Arriving in select theaters this Friday, July 27th, from Drafthouse Films, is one of the funniest comedies of the year. Based on a Danish television series of the same name, Klown follows best friends Frank Hvam and Casper Christensen as they set out on a sex-fueled canoe trip away from their significant others. These plans go south when Frank is unexpectedly forced to care for his young nephew Bo (Marcuz Jess Petersen). Despite the presence of this ten-year-old child, Frank and Casper push on, pulling off some of the raunchiest jokes ever witnessed in the history of cinema. It's the "Tour de Pussy!" And it's not to be missed. If you don't live near one of the select theaters playing Klown this weekend, you can rent and watch the film directly from us! Just click on the player below.

We recently caught up with the two masterminds behind this ribald tale to chat about its Stateside debut. Continue reading for our exclusive conversation with Frank Hvam and Casper Christensen. Then take a chance and rent this audacious adventure today!

How has the reaction from American audiences been thus far? We saw it a couple of weeks ago, and we're still talking about it. Which doesn't happen often nowadays...

Casper Christensen: That is great. So cool. Thank you. We are quite surprised. We've had a couple of screenings. At those screenings, we felt the movie translated well. We felt that the audiences really liked it. That was extremely exciting for us.

Frank Hvam: When you live in Denmark, you always here, "The Americans are so friendly. They like you so much. They cheer for you...But once you are out of the room, it's a completely different story." That is what we hear in Europe. But here, people seem to really love the movie.

I need an update on Bo (Marcuz Jess Petersen). Where is he and what is he doing now?

Casper Christensen: He is doing great.

Frank Hvam: Yeah, he is in good shape.

Casper Christensen: He is a star now, back in Denmark. He had sort of a rough time before he did the movie. But his life changed with this movie.

Frank Hvam: We haven't seen him that much since we finished shooting.

Casper Christensen: Oh, we've seen him a couple of times. He is doing well. For him, it was a great experience. He was a big fan of the show. He volunteered himself. He went into casting without telling his parents.

Frank Hvam: He was chosen among 800 other kids. The whole shooting period was such a joy for him. He had so much fun with it. Of course, he is a young kid. So making fun of your penis is a big thing. But, first of all, it ends well. The penis grew. You know the tone, you know the humor, and he is such a strong little kid.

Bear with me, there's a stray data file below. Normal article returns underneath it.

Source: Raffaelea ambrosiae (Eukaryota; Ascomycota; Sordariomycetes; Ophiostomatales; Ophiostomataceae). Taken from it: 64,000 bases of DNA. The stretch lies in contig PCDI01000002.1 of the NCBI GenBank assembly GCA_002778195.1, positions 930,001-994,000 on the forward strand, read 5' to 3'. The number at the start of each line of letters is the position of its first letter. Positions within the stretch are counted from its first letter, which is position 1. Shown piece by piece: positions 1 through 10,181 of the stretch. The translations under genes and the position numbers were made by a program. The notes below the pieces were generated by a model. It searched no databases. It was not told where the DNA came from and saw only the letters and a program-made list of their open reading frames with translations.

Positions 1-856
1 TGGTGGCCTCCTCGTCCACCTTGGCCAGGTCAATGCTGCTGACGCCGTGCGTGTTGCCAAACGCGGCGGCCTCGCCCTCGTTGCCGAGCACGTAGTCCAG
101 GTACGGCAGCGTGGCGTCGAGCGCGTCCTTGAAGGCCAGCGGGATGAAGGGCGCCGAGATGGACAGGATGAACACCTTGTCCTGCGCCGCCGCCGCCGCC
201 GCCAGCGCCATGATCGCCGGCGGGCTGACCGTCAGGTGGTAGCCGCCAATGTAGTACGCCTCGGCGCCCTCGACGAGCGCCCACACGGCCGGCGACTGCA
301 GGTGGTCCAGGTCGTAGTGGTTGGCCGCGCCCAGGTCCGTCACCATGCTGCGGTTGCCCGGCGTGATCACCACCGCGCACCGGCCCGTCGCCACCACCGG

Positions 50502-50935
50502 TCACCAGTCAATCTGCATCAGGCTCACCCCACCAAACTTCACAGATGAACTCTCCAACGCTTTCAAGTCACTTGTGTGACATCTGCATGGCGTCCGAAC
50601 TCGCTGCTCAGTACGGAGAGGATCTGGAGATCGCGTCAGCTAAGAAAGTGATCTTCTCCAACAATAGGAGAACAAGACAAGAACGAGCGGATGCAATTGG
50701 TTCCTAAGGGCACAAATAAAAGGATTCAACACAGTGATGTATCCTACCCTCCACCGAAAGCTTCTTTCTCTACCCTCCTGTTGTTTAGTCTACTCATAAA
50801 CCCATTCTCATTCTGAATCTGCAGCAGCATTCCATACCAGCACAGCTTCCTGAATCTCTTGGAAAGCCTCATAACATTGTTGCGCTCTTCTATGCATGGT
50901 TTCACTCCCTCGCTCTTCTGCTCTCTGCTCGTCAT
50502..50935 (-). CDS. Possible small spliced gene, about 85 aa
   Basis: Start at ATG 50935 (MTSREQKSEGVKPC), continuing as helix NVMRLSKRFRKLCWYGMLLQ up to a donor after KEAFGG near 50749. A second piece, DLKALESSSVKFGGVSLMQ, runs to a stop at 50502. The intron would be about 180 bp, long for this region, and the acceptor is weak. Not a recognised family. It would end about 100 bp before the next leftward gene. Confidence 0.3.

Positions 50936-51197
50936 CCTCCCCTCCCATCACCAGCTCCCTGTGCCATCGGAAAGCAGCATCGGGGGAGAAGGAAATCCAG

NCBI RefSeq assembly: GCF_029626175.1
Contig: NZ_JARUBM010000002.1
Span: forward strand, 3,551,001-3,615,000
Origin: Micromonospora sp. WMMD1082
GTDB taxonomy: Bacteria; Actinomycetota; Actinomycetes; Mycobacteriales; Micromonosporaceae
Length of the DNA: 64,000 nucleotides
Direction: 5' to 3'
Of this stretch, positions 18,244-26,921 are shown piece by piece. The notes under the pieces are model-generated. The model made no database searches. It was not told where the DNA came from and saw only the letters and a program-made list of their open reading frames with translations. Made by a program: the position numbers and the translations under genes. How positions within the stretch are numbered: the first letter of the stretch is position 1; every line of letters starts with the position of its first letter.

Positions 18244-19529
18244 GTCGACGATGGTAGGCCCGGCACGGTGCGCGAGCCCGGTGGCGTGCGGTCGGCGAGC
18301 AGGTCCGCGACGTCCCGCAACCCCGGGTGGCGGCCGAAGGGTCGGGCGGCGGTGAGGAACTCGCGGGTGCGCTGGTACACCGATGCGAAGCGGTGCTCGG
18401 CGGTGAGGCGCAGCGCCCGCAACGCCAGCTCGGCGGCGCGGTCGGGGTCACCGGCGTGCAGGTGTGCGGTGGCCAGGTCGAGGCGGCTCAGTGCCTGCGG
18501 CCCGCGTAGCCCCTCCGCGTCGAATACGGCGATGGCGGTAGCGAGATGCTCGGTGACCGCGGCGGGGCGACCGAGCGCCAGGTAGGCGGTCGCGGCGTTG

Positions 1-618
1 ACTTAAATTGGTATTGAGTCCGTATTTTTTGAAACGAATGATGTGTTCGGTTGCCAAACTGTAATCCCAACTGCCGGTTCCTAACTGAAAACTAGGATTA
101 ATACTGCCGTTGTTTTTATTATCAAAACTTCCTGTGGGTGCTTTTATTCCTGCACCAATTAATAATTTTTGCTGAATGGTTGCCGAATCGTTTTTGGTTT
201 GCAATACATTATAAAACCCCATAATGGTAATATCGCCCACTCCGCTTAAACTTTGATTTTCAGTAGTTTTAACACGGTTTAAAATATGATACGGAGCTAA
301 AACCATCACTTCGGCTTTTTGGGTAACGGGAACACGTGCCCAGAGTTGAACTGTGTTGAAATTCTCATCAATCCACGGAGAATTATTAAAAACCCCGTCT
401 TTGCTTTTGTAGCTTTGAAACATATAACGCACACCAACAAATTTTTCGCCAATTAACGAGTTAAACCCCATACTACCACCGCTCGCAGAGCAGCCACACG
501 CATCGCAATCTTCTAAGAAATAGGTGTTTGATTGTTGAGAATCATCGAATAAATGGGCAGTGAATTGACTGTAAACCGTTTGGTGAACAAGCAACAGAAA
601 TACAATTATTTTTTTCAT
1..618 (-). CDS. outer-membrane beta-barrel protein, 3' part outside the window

Casper Christensen: This is based on a television show, I don't know if you've seen it...

I haven't. Can American audiences get their hands on it?

Casper Christensen: Yeah, it's on Amazon. It's subtitled. We did six seasons before we did the movie. So, that is how Bo came about knowing of this. He had sat and watched the whole series. For him, it must have been strange. Here, he's watching the show, and then he's in the middle of it. Everything we do, we improvise the dialogue. So every single scene is new. And he is just sitting in the middle of it, listening to Frank and I bouncing back and forth, trying to make each other laugh. We try to go over the top, and do stupid stuff. At first, he was just paralyzed by it. Then, midway through, he was laughing too hard. We had to stop a couple of the takes.

You guys pull off quite a magic trick with this movie. Its one of the raunchiest comedies ever made, but you go about it with such heart, and every moment is earned in such a way that you never lose the audience. That's going to be hard to recreate in this upcoming remake of the movie, don't you think?

Frank Hvam: The way we see it...We had a lot of fun with this movie. Writing it, and acting in it...And we think someone else can have fun with it. We couldn't be happier that Danny McBride is the one that picked it up. We think he can do really good work with it. He is a nice guy. He is a funny guy. We've talked back and forth about ideas, so...It is in good hands. If they can have fun with it, It will be worth it.

Casper Christensen: It will be interesting to see how they work it out. It is interesting to us.

It will be interesting to see how they handle the Underberg storyline. It's so important to the movie, and I'm guessing most Americans won't know what that is. Losing the bottle caps is such a heartbreaking moment for Bo. We don't have any kind of consumer tie-in along those lines here.

Frank Hvam: That Underberg program is real. It exists...

I know! I, of course, had to get myself some Underberg to try it out after the movie, and it came with the little catalogue. And you can even still get the exact car that Bo is trying to get in the movie...